MIEDO AL OLVIDO
6 x 9 | 36 pages
Handprinted linocut cover
Caligo Safe-Wash Oil-Based Ink on cream 80 lb cover w/ title card appliqué
Digitally printed interior on cream opaque 70 lb text
Hand sewn in natural twine
Note: Individually printed by hand in small batches, no two covers will be exactly alike. Expect minor variations across the edition.
Limited to 150 numbered copies
BLOOF BOOKS CHAPBOOK SERIES
Volume 4: Issue 5 (2020)
The poems in Miedo al Olvido offer moments from the poet’s early life—depicting family, her home country of Venezuela, and growing up in Ecuador—in a sequence of shimmering remembrances, written against the fear of forgetting. Amid these domestic scenes spark flashes of the fantastic: ghosts at the bus stop, a man who discovers his mother is a bird, a household caught in an endless loop of time, a perpetually fruiting mango tree.
Miedo al Olvido: Poems from an Uprooted Girl is the fifth chapbook in the 2019–2020 series from Bloof Books. Each chapbook in the series is released in a limited edition of at least one hundred numbered copies, followed by a digital release, and eventually in a combination volume called Bound.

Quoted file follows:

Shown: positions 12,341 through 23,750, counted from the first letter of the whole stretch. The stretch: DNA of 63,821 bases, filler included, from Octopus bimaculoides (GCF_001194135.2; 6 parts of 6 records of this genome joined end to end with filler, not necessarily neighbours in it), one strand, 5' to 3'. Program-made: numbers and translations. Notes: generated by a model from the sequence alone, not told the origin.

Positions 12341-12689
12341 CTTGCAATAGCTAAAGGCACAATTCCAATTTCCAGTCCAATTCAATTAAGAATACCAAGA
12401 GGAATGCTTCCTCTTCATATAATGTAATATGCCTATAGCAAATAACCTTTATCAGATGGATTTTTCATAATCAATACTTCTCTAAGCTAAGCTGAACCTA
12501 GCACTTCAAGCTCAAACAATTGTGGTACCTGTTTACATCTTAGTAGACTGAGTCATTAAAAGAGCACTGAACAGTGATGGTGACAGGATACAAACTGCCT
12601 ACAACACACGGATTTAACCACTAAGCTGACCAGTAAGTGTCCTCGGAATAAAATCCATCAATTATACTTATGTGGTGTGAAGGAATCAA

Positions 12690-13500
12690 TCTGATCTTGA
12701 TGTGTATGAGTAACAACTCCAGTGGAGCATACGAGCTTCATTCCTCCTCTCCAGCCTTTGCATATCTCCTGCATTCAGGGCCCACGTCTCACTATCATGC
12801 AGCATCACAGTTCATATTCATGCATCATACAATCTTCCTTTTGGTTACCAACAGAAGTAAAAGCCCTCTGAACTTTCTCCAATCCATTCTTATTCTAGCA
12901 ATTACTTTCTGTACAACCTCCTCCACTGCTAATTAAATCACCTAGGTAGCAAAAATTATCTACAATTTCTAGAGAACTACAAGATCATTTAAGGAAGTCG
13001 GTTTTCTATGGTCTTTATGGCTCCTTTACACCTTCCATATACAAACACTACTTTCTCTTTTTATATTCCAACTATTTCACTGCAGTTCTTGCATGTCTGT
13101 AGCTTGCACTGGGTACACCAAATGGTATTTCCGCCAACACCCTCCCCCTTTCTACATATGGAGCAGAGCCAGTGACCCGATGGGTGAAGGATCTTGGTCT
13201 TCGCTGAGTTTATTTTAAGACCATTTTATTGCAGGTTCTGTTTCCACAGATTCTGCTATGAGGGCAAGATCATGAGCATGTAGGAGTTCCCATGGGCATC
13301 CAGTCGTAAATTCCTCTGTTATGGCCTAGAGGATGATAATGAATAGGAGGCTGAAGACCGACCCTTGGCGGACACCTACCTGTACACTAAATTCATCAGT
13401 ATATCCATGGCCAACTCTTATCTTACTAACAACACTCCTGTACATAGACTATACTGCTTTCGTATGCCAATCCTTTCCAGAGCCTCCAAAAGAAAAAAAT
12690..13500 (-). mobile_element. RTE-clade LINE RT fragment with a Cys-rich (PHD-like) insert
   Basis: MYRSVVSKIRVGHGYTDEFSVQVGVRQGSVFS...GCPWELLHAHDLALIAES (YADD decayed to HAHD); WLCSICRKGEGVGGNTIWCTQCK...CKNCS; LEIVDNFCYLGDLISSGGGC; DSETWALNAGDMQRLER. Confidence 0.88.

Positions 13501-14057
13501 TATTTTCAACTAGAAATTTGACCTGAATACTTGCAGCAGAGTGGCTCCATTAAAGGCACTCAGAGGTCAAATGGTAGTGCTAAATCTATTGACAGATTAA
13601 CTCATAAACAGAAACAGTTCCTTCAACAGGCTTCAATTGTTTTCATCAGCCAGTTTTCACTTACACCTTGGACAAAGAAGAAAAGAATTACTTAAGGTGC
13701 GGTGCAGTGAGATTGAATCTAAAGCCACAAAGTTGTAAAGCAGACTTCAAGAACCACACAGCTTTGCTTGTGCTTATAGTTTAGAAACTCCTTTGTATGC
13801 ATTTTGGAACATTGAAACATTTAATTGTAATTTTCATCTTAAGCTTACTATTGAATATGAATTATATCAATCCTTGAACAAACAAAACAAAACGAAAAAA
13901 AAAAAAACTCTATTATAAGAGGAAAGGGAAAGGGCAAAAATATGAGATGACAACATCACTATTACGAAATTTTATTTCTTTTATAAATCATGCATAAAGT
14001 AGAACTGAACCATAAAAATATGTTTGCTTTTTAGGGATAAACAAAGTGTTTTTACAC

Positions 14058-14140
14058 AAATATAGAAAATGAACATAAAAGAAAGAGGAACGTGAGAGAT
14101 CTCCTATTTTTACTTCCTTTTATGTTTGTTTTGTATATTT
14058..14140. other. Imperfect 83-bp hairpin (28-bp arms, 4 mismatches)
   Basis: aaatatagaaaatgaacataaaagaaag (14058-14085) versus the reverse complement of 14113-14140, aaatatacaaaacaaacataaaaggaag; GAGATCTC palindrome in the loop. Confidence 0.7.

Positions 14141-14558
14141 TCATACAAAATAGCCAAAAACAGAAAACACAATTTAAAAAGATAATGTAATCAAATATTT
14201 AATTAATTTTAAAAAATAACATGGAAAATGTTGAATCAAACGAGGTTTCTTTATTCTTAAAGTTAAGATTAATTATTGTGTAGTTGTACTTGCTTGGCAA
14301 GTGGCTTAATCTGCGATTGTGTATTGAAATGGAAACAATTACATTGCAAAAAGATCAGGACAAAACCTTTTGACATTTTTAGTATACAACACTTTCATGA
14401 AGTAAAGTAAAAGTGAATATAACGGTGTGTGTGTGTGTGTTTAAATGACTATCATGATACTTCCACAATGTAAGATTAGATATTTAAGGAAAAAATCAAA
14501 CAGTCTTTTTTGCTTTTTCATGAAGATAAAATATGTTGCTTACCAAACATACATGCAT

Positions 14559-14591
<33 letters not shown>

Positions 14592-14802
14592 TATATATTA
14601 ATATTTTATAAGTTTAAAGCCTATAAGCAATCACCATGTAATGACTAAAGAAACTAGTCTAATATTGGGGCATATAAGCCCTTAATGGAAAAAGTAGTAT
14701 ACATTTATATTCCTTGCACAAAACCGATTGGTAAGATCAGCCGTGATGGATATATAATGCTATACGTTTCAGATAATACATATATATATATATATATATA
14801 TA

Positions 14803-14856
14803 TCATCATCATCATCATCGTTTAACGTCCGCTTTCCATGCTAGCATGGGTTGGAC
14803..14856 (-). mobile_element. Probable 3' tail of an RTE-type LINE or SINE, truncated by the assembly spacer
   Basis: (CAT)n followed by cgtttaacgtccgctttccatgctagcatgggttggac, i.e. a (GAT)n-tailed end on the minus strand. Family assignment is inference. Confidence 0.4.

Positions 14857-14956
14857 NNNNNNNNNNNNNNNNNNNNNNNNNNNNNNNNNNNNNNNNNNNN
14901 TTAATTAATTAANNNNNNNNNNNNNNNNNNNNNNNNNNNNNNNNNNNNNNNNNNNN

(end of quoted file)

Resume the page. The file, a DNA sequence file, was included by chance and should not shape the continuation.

Ana Hurtado is a Venezuelan writer who grew up in Ecuador. She earned her MFA at Iowa State University in 2017 and currently teaches rhetoric and creative writing in Universidad San Francisco de Quito. Her work has been published by Strange Horizons, Uncanny Magazine, The Apex Book of World SF: Volume 5, and others.
51 in stock
In Maracaibo, being unlucky translates
to salty. You are salado, brackish, bad luck
swallows you and spits you out like an ocean
wave. It is never done with you. I am
salty. Mama found an iguana under
the kitchen table this morning. While everyone
was out scaring the green monster away, I
sprayed her French perfume on my hand. It smelled
like her during hugs post-dinners—its fragrance lingers
on her plastic-covered couches. Scent particles flew
into a fan, a brushed nickel-finish apparatus,
and out into her bedroom. I held out my hand
in front of the fan, as if it to stop physics. It chopped
off my fingertip. As my relatives clean the blood spots
from my dress—they’re huddled up around me, on their knees
the iguana they chased off earlier is walking
underneath my bed. I’ll drop something at night,
and when the lights are off, feel
its scales through my bandage.